North Korea made the news again recently when Kim Jong-nam, the brother of North Korea’s supreme leader, was assassinated in a shocking, yet bizarre fashion in Malaysia. This isn’t the first time the North Korean government has assassinated someone who spoke out against the ruling Kim regime, and unless Kim Jong-un is disposed in the next 20 minutes, it won’t be the last.
I’ve been fascinated by North Korea for a long time. It’s the last true Communist cult-of-personality state in existence, and although there are some aspects of the country that are quite absurd, there’s nothing funny about the hardships that the North Korean people face. Being an American, I’ve luckily never had to experience living under a regime like North Korea’s. North Korea is in the shape its in due to total domination by an unchecked megalomaniac. There is no way that any country or organization can succeed if all of the organization’s resources are directed toward stroking the ego of the person in power.
As an American, the only similarity to the North Korean situation that I have is working under some managers who, like Kim, were total megalomaniacs. No, I didn’t have to call them “Dear Leader,” but like in North Korea, everything I did was expected to glorify the ruling “regime.” Not surprisingly, the cultures in the offices in question were toxic, and the morale was unimaginably low. Nobody likes working for a dictator!
Note to Leaders: It’s Really, Seriously Not (All) About You
There’s an old saying that goes “absolute power corrupts absolutely.” But here’s the thing: it doesn’t have to. Really, the saying should go “absolute power wielded by a megalomaniac corrupts absolutely.” It’s true that positions of power are typically desired by megalomaniacal types because they feel the rules of society don’t apply to them, and besides, they could make better rules if only they had total control. More distressing still is the fact that megalomaniacs are more willing to fight dirty than people who are selfless, so they tend to acquire these positions of power more frequently.
Like the Kims, some leaders create their culture with the sole purpose of elevating their stature and garnering attention. In some instances, the whole company can be created for that purpose! Yes, business owners and executives take on a certain degree of risk and deserve credit for that. But when your company is doing the professional equivalent of building giant monuments in the CEO’s honor, there’s a problem. Yes, leaders matter: but their personal glorification should not be the primary reason for an organization’s existence.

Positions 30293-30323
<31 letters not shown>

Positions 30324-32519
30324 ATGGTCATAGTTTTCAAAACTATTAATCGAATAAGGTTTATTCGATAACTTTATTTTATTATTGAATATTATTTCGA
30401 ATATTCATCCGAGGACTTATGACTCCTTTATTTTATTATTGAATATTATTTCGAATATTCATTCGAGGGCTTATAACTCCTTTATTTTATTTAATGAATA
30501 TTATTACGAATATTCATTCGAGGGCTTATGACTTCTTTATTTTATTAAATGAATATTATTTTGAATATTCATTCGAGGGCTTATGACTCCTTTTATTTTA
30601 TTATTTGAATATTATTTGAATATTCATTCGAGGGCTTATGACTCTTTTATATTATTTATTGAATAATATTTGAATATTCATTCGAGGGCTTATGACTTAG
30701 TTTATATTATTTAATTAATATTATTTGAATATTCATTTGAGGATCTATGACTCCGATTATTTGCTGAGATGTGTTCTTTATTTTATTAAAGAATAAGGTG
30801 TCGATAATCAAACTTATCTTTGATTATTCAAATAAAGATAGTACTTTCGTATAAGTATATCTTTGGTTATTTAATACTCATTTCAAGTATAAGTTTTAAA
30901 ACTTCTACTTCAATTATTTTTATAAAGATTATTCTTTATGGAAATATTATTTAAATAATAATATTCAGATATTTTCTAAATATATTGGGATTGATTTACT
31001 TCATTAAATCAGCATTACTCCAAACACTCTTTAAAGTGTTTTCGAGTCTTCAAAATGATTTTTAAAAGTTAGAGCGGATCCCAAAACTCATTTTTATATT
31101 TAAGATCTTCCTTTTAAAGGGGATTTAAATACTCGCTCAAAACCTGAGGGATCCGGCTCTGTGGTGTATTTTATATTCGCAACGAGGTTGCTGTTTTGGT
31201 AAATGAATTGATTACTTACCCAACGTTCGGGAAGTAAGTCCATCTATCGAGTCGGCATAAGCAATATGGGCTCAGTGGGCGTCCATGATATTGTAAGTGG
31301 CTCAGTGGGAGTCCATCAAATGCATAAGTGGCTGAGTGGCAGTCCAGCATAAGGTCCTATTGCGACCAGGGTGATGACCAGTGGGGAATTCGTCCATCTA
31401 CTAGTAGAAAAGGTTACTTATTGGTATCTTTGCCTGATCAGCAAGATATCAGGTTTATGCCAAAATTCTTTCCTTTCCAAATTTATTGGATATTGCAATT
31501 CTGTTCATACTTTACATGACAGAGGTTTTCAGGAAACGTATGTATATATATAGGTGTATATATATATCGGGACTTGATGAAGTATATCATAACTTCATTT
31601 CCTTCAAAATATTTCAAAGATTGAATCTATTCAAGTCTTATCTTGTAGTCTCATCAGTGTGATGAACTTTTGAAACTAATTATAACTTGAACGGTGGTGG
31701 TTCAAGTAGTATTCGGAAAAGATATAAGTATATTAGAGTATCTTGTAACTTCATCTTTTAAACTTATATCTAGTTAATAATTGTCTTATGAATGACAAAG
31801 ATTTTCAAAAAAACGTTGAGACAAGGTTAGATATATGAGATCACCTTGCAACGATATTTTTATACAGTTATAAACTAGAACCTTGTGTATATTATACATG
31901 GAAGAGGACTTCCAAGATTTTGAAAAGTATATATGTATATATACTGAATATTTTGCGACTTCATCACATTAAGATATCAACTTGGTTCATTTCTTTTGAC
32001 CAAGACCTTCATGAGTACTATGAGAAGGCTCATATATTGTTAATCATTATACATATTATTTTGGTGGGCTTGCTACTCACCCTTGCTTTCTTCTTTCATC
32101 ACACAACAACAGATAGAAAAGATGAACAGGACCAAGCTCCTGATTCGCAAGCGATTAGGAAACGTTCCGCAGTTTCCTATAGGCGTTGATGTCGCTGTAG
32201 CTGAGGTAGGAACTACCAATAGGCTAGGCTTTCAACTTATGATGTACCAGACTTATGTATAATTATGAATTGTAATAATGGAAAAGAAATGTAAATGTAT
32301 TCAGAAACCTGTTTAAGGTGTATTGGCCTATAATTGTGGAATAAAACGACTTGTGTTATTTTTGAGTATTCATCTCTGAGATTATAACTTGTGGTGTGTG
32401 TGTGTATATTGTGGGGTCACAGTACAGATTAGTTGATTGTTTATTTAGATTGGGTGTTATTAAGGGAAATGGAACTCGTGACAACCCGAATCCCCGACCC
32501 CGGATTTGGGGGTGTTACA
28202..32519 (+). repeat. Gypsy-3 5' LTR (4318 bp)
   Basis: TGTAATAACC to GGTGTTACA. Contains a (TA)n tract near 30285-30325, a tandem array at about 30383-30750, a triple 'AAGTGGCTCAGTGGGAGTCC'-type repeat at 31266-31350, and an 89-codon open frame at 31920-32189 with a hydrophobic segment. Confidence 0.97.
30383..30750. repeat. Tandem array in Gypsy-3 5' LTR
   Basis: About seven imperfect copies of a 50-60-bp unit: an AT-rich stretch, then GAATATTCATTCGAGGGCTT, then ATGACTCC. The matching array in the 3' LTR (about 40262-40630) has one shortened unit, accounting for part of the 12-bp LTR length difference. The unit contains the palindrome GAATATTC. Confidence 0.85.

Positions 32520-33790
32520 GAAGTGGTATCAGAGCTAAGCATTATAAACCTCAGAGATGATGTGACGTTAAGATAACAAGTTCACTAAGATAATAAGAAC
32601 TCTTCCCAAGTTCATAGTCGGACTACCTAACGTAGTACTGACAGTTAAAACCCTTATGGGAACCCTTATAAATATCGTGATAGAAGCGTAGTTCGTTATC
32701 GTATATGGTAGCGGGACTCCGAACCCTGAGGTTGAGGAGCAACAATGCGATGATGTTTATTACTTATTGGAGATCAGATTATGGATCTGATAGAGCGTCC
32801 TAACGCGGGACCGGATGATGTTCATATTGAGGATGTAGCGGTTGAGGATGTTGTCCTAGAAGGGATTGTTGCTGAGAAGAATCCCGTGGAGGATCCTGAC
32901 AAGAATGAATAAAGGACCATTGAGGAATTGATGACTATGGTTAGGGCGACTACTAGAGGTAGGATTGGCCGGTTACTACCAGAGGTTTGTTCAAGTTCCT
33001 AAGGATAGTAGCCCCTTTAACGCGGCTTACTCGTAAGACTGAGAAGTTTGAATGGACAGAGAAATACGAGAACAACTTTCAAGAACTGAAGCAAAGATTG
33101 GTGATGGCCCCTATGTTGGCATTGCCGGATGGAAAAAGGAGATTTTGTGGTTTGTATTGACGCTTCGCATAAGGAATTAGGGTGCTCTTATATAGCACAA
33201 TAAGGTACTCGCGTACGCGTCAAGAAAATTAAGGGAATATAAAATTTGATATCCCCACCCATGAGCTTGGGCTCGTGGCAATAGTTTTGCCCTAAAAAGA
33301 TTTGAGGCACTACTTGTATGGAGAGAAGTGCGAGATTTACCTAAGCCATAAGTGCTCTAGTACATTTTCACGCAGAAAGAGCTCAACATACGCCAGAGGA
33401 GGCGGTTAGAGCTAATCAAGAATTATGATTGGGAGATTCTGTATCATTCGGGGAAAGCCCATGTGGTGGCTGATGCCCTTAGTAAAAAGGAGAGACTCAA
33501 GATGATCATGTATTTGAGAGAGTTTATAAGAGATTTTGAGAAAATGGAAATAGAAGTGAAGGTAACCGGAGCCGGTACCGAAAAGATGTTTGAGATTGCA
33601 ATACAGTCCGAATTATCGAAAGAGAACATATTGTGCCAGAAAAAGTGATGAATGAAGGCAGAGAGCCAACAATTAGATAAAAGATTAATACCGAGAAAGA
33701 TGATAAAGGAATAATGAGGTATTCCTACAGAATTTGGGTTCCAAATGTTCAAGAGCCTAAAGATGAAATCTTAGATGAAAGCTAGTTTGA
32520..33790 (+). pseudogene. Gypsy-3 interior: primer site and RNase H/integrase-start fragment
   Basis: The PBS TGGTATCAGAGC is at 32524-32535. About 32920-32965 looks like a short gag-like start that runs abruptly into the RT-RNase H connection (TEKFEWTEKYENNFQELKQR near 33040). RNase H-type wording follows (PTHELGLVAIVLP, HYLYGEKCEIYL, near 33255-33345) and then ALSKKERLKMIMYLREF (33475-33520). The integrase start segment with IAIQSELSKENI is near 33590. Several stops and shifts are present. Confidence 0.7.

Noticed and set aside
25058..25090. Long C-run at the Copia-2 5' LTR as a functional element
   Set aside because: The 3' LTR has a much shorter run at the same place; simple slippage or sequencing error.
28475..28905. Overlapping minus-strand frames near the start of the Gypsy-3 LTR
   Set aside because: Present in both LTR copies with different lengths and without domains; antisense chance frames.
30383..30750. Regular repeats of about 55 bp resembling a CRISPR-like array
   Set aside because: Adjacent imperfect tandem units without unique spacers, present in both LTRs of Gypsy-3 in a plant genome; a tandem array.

Don’t Fear Bosses, Fear the Fear Tactic
I’d like to touch on the “boss vs. leader” dichotomy that’s been covered ad-nauseum by bloggers all over the web. In this dichotomy, “bosses” are regarded as slave driving, me-first tyrants and “leaders” are regarded as selfless motivators who treat their employees like equals. I believe the differences between those terms have been somewhat oversimplified and that the day-to-day realities of leadership are too complicated to allow us to put people in one of two boxes. (On a side note, I frankly think that sometimes you need a “boss” type personality to get things done on a project level.) However, there is one common aspect of the “boss” stereotype that I’d like to identify as being particularly toxic, and that is the use of fear as a motivational tactic.
Fear Is the Culture-Killer
Fear does indeed make people act, that’s why all dictators use it. But why do leaders choose to rule by fear when there are so many instances of fear-based leadership cultures ending in disaster? The answer is very likely psychological, and if a person is ruling their domain through the use of fear, they’re probably not very interested in changing that behavior. If that’s the situation you find yourself in, start looking today for an opportunity to “defect” to a company with a more humane and healthy culture. A culture of fear can and will kill an office’s creativity, and its productivity will die along with it. There’s nothing more soul-sucking than seeing co-workers crying or stressed for no good reason other than the boss needing to bully someone to boost their ego. There will be no great professional triumphs in an office like that, and nobody will win– except for the boss.
Sadly, North Koreans can be killed for insulting their “dear leader” (or even for not clapping or crying at the dictated moment.) Luckily, your boss (probably) won’t kill you. But they could put you out of a job or wreck your career. Bad bosses are just dictators with fewer resources, and although having a terrible boss isn’t nearly as bad as suffering under an oppressive regime like the Kims, it can cause serious misery for you and your career. Again: if you’re in that situation, get out while you can and don’t look back.
And folks in charge, do us all a favor: don’t lead like Kim Jong-un.